Acesulfame potassium, also known as Acesulfame K or Ace-K, is one of six non-nutritive sweeteners and one of five artificial sweeteners approved by the FDA. The name is derived from its components acetoacetic acid and potassium, which forms a highly stable and crystalline compound similar to saccharin. Unlike aspartame, which may break down at a particular temperature, the high stability of Ace-K makes it useful to sweeten baked items.  It is the fourth oldest sugar substitute – preceded by saccharin, cyclamate, & aspartame – to gain FDA approval, dating back to its discovery in 1967 by Karl Clauss & Harald Jensen.
It all started in 1967 when Clauss, one of two – the other being Jensen – Hoechst A.G. scientists in Frankfort, Germany, dipped his fingers into the chemicals he was working with by accident. In the same way aspartame was discovered, Clauss licked his fingers to pick up a piece of paper and noticed a sweet taste. In 1978, the World Health Organization gave it the generic name Acesulfame Potassium.  The sweetener is listed as being approximately 200 times sweeter than sucrose with, “a clean, quickly perceptible, sweet taste that does not linger or leave an aftertaste.”  However, some list high doses of Ace-K as having a bitter taste. 
It is known as having a synergistic effect when used together with other sweeteners, such as aspartame, to enhance and sustain the desirable sweet taste in foods and beverages. It does not provide calories because it passes through the body without being metabolized and is excreted in the urine while remaining unchanged. 
Ace-K received approval around the globe from 1983 until 2000, gaining FDA approval in 1988. The FDA approved acesulfame K for use in soft drinks on July 6, 1998. In 2003, the FDA gave Ace-K a general purpose approval – meaning Ace-K can be used in any product.  It is used in, “thousands of foods, beverages, oral hygiene and pharmaceutical products in about 90 countries. Among these are tabletop sweeteners, desserts, puddings, baked goods, soft drinks, candies and canned foods.”  The current ADI set by the FDA for Ace-K is 15 mg/kg of body weight per day, which has an equivalence of 30 to 32 cans of diet lemon-lime soda sweetened with Ace-K.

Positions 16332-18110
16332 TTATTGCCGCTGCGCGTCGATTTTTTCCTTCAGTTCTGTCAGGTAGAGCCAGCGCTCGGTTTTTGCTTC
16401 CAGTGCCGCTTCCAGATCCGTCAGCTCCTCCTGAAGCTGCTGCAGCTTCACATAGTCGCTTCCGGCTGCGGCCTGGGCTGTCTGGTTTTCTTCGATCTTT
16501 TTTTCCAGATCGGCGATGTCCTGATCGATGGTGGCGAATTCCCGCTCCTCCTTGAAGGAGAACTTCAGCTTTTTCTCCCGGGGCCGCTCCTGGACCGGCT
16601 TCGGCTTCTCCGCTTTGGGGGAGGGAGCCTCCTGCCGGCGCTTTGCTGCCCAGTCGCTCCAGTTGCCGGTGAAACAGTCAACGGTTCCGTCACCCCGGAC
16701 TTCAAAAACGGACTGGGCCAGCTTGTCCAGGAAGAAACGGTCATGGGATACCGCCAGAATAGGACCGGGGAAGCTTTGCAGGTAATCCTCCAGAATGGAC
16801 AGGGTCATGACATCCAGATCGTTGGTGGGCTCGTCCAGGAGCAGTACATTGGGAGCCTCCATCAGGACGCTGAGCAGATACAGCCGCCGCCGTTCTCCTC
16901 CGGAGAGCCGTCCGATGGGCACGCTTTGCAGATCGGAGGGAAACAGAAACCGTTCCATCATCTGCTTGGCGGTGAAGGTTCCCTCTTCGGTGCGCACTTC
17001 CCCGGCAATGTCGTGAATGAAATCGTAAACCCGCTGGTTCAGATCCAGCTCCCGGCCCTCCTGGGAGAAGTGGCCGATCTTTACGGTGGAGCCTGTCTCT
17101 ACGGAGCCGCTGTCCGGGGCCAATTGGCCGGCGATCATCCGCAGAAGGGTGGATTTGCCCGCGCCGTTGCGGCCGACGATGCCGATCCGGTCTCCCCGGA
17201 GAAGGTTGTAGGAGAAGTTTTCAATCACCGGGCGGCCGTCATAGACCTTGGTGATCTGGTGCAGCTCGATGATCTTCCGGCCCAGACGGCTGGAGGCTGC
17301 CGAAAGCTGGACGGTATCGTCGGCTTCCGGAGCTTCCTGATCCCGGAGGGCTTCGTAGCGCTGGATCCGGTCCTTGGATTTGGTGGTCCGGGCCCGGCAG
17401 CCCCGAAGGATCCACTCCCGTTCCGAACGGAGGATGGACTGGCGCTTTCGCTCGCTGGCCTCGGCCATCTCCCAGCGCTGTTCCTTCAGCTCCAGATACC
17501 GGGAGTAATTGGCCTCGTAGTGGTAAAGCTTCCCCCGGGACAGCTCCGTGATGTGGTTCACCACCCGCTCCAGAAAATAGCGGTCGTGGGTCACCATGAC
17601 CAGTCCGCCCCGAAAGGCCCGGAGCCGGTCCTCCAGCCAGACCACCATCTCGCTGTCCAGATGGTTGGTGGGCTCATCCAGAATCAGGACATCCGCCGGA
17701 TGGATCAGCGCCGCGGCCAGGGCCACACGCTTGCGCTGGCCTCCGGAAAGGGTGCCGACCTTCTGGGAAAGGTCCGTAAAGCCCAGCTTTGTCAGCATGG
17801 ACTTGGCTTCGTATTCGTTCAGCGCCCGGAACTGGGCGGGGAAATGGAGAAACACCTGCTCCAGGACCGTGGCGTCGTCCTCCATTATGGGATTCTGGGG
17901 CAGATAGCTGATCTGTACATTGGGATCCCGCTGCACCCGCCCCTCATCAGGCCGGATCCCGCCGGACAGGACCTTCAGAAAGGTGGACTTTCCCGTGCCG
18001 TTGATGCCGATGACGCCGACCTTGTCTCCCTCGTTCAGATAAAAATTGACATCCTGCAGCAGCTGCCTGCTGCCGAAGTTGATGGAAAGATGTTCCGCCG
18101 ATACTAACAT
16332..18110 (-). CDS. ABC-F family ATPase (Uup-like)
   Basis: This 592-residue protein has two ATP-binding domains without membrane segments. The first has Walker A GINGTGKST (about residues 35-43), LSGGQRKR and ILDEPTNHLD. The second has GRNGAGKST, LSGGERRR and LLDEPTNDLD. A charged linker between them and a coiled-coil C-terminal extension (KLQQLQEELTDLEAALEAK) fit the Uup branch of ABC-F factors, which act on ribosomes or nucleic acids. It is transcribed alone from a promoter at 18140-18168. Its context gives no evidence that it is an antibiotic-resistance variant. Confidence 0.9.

The “amount of potassium in acesulfame potassium is extremely small. A packet of tabletop sweetener containing acesulfame potassium has just 10 mg of potassium. In comparison, most individuals receive approximately 2,000 to 3,000 mg of potassium from various foods every day. For example, a banana contains 400 mg; an orange 252 mg; and a sweet potato 390 mg of potassium.” 
The safety of Ace-K, like other artificial sweeteners, has been questioned by the general public. One example of complaints includes the use of methylene chloride, a carcinogenic compound, during the manufacture of Ace-K. “Methylene chloride is used as a solvent, which otherwise is used in other commercial applications like paint stripper, degreaser and propellant gas. Its use in the food industry is contentious, and exposure to this chemical compound over a prolonged period of time can result in headaches, liver complications, mental confusion, cancerous developments, visual impairment and renal diseases. In some medical conditions, it has been observed that people tend to suffer from allergic reactions, nausea induced vomiting, depression, intense headaches, and liver diseases too.”  Further hazards indicate that methylene chloride, “may result in the development of cancerous cells. Research on rats has revealed that it may result in lung and breast cancer.” It is also stated that Ace-K hampers the ability of the body to metabolize other food products. 
Tests of Ace-K carried out in the 1970’s – two on rats, one on mice – were listed as inadequate to establish lack of carcinogenicity with some of the following reasons: [source]
Subchronic tests were not conducted for the rats and mice used in the tests on which the FAPs rested
It is likely the minimum toxic dose/maximum tolerated dose (MTD) was not achieved in the rat and mouse studies
Randomization of test groups was not carried out properly
Mice were held on test for only 80 weeks, rather than the 104 weeks characteristic of National Toxicology Program (NTP) bioassays
Animal husbandry and monitoring of animals on test were evidently poor, as indicated by high disease rates in the animals and extensive autolysis of tissues.
The idea that Ace-K is a carcinogen, or leads to health hazards, has not been scientifically proven. But like other artificial sweeteners, there is no scientific certainty that Ace-K is not a carcinogen and carries no health hazards. Use at your own risk.